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I was going to write about Wally, yet the beautiful memory of Mother’s eyes and her perspective overcame all of my will power which left Wally by the wayside. Mother was diagnosed with dementia most probably Alzheimer’s at a young age.

She was known as the walking woman because she began walking at the age of 50 and never stopped. One could find her walking down by the lake with such determination that no person dared to stop to speak to her unless she spoke first. She had her route that took her a few miles each day and she religiously performed her new occupation with unwavering gait.

As her illness progressed her route was altered to depict the chaos that was slowly destroying her mind. As the holes grew in her brain, the route became more erratic and longer. She would walk for miles upon miles without realizing how long she had been gone, since in her mind, she just started to walk.

The weather wasn’t a deterrent to her course, either. When the sun was beating down in 90 degree weather with 100% humidity, she still resolutely walked and did her arm exercises to ensure that she would never get old. Age was a fear of hers and she was determined to never allow age to overcome herself, her body, her mind.

I had to create a boundary the was one mile in radius from her home in order to know when she had gone too far, so she would always be able to make it back home whether I was picking her up in my car or corralling her back to her beginnings. The people at the post office were kind enough to keep an eye out for her since she enjoyed mailing yogurt by filling post office boxes with her newly purchased yogurt. She said she was leaving it for the post office mail carriers so they had something to eat on their day-long routes. She had begun to care about other people in a way that had been non-existent before this strange, confusing, debilitating and oft time’s sorrowful illness.

The people at the bakery were also kind enough to keep an eye out for her, along with both grocery stores that fell within the mile radius limitation. Everybody had my phone number and I would get the call to come because Mother was walking further than my self-imposed restrictions on her daily stroll which became a march. Arms swinging back and forth, up and down, she would walk until she had to stop and knock on a stranger’s door to use the bathroom. She was welcomed into the homes because, unbeknownst to her, it was evident that she required the assistance of any and all strangers.

When I received a phone call, I would stop everything that I was doing in the house and jump into my car to find her. Up and down, street after street, eventually I would see her resolutely walking without the ability to stop or turn to her origin. Sweat pouring out of her pores, hair wet from the heat; she would be pumping her way down the street without a care in the world.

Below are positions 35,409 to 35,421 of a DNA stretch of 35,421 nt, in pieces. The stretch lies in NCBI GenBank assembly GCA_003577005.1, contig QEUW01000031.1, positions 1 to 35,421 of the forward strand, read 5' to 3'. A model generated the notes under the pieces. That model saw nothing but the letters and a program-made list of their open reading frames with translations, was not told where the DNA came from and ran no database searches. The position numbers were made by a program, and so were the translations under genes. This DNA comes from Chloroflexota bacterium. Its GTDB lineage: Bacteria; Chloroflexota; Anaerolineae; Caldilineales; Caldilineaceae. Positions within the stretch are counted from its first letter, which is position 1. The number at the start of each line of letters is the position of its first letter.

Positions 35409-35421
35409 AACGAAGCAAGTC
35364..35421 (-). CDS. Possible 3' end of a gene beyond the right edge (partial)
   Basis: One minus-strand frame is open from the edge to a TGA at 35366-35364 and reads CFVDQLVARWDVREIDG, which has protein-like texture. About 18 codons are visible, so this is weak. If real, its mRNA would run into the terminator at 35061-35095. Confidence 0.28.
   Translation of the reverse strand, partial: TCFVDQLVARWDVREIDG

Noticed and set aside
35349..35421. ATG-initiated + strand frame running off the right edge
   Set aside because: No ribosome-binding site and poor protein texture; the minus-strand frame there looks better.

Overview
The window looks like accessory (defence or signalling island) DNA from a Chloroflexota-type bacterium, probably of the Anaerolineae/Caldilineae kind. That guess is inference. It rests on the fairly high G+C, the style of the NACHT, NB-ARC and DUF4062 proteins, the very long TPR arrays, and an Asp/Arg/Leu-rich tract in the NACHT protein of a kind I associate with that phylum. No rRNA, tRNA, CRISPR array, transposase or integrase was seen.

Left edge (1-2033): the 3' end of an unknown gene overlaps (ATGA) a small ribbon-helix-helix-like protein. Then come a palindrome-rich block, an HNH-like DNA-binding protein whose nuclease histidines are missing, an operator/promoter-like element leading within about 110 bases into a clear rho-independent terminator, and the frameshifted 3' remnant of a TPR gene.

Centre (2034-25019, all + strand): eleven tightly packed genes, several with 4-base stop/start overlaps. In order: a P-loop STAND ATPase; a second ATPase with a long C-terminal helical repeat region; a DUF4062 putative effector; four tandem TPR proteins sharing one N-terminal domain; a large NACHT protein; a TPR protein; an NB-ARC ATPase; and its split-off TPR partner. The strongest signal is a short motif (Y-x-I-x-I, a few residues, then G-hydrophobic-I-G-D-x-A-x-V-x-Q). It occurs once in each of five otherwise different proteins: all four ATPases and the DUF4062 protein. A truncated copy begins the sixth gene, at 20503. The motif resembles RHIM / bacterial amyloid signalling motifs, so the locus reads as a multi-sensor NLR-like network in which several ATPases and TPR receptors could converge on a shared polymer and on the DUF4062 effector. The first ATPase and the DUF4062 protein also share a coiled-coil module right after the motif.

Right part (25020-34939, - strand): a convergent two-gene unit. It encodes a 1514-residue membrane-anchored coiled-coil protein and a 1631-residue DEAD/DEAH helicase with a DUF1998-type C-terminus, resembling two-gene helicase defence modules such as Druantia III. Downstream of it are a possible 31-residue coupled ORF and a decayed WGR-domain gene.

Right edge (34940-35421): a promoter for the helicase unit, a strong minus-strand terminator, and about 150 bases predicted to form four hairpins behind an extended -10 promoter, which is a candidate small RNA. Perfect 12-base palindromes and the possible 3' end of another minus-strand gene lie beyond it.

With coaxing I usually was able to get her into the car so we could return home, just to do this ritual again in a few hours. She had the thought that she had just eaten, just begun her walk, just took a bath. Yet there was one thing that she said over and over that had me thrown for a loop for years.

Mother said that her eyes were getting better and that she no longer needed the glasses that were worn for years. Mother said that everything was so crisp and clear without her glasses so she put them away, although Mother putting things away could mean anything from a dresser drawer to mailing them out in the mail box.

It took me years (looking back I would say at least two years) of her willful insistence that she no longer needed glasses before I finally understood what she was saying to me. Chaos was growing within her mind and the physical manifestation of this instability was evident and growing. Yet, things were crisp and the colors so wonderful that she would walk the neighborhood just to see how beautiful everything had become. Eventually I realized that she was seeing everything, from the trees to the houses to even each person that she met on her trek, for the very first time each time she turned to see.

This debilitating illness brought beauty to her. I want to see life as she did. When I live one day at a time, and more so, one moment at a time, I can see the beauty that is there for the asking. This woman with a broken brain that was breaking down day by day had shown me how to see life as beautiful rather than struggling through one event after another. When my eyes are focused on the moment, as hers were without barriers, life becomes the perfect work of art that is there for the taking.

This perspective allowed me to see the beauty within her despite the illness that was destroying the woman I had known all of my life. Her illness was no longer personal to me. She was able to enjoy life for the first time without memory of past deeds or fear of what was to come. She had become one with the world and could not stop herself from absorbing that which would never become memory.

The walking woman, my Mother, became my teacher.


~~jules sortor

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